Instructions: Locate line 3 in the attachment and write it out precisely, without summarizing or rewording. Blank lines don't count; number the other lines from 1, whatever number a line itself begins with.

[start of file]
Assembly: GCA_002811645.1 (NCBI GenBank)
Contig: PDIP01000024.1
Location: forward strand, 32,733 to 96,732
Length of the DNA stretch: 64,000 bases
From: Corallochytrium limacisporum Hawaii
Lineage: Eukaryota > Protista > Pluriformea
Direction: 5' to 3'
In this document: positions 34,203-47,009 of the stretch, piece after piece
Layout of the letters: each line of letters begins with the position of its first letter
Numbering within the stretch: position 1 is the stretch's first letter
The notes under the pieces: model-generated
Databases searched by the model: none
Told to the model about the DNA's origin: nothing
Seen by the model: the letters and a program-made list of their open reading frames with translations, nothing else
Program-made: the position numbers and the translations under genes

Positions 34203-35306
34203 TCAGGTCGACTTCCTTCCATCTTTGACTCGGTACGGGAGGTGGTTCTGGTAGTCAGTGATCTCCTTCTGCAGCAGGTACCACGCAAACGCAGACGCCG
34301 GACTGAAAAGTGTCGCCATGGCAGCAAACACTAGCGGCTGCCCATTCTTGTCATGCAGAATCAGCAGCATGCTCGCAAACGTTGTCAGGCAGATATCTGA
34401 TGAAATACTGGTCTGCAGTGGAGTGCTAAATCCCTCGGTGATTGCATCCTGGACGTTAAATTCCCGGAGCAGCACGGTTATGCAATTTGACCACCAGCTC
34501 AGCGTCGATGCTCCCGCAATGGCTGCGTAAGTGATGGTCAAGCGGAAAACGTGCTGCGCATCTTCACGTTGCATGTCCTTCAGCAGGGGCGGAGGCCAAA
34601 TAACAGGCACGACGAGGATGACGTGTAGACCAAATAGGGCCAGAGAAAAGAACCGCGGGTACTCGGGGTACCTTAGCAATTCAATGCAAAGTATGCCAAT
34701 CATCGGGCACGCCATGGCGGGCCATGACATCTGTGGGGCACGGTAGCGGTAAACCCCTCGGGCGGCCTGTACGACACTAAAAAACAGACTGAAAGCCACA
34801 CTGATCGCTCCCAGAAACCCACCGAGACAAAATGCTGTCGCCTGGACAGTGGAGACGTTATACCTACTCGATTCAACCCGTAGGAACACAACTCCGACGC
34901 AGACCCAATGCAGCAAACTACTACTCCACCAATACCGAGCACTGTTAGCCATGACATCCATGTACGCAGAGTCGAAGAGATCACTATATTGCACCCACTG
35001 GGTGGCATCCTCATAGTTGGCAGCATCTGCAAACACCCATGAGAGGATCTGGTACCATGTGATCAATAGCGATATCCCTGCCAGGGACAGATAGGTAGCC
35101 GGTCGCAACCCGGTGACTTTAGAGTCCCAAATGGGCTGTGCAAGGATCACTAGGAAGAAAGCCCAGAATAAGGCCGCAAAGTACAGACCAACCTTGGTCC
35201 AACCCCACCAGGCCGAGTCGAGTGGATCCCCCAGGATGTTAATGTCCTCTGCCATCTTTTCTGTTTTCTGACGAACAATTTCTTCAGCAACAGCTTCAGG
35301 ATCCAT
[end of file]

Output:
Location: forward strand, 32,733 to 96,732